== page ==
Tuesday, May 7, 2013
The Omega Man
After a global war involving biological warfare, all the people are either dead or became albino mutants. Neville, who took a vaccine and survived, presumes to be the last man on Earth. Roaming through the empty L.A. streets, he fights the mutants and is in search for human survivors. One day, the finally finds a group of normal people on a hill and falls in love with one of them, Lisa. However, she becomes a mutant herself and falls under the influence of its leader, Matthias. In the end, Matthias kills Neville with a spear, but the surviving people manage to take a bottle of his blood, which contains the vaccine in it.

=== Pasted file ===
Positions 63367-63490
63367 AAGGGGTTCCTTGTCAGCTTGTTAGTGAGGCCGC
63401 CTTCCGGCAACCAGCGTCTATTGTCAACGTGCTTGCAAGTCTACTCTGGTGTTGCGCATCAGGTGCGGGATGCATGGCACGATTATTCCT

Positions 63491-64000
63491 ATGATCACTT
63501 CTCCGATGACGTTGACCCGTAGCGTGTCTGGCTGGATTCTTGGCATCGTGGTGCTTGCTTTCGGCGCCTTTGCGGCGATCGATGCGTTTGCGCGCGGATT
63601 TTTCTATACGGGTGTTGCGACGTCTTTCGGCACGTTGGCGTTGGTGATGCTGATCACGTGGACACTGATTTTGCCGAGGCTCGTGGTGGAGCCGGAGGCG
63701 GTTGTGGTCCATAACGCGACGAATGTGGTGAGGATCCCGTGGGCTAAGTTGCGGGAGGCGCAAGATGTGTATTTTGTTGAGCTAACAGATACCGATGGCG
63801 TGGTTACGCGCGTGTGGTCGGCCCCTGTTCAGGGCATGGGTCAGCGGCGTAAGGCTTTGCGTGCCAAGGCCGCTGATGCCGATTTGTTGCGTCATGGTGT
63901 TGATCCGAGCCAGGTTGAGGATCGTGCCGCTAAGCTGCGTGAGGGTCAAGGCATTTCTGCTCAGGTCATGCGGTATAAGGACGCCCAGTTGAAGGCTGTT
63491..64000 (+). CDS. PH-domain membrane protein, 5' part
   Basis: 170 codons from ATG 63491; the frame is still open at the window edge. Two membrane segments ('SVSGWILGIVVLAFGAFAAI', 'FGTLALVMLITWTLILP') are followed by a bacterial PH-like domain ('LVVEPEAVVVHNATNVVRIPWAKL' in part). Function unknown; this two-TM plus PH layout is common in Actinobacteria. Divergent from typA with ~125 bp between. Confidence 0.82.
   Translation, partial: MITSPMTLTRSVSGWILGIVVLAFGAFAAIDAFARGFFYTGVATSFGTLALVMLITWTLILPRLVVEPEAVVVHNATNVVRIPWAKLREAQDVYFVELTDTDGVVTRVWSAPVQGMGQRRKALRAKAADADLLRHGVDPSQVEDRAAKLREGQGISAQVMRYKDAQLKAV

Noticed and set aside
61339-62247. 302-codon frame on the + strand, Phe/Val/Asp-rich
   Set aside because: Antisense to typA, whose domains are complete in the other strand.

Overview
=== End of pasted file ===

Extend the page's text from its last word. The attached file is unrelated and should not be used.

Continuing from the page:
A true great fan of science-fiction, Charlton Heston often accepted roles even in inferior movies of that genre, just to enjoy in its environment, and among them was the second adaptation of Richard Matheson's post-apocalyptic novel "I Am Legend", here re-titled into "The Omega Man". The sole concept of Heston as the only surviving man on Earth, driving through the empty streets of L.A., is exciting and ignites a spark in the opening 20 minutes of the film, and one sequence stands out there particularly, the one where he starts a screening in an empty cinema in order to watch a Woodstock documentary, just to hear people talking, and comments ironically to himself: "They sure don't make pictures like that anymore." Unfortunately, the "The Omega Man" overstretched its story to such an extent that it did not manage to consolidate that momentum from the opening act, ultimately becoming dull, boring and monotone in the exhausting last third. Also, there is a big inconsistency here: even though the movie at first establishes that Neville is the last man on Earth, watches movies and talks to a puppet during dinner just to have someone to talk to, all of a sudden it turns out that albino mutants can talk in perfect, articulate English, and one has to wonder: why are they so inhuman? They look just and act like ordinary people, just in albino color, not like mindless zombies. Not enough was done to justify Neville's action to exterminate them all, which might be the reason why the story showed the first interracial kiss in Hollywood, in order to appease the clumsy racism connotations. A bizarre and uneven disaster movie, though not without a certain 70s charm.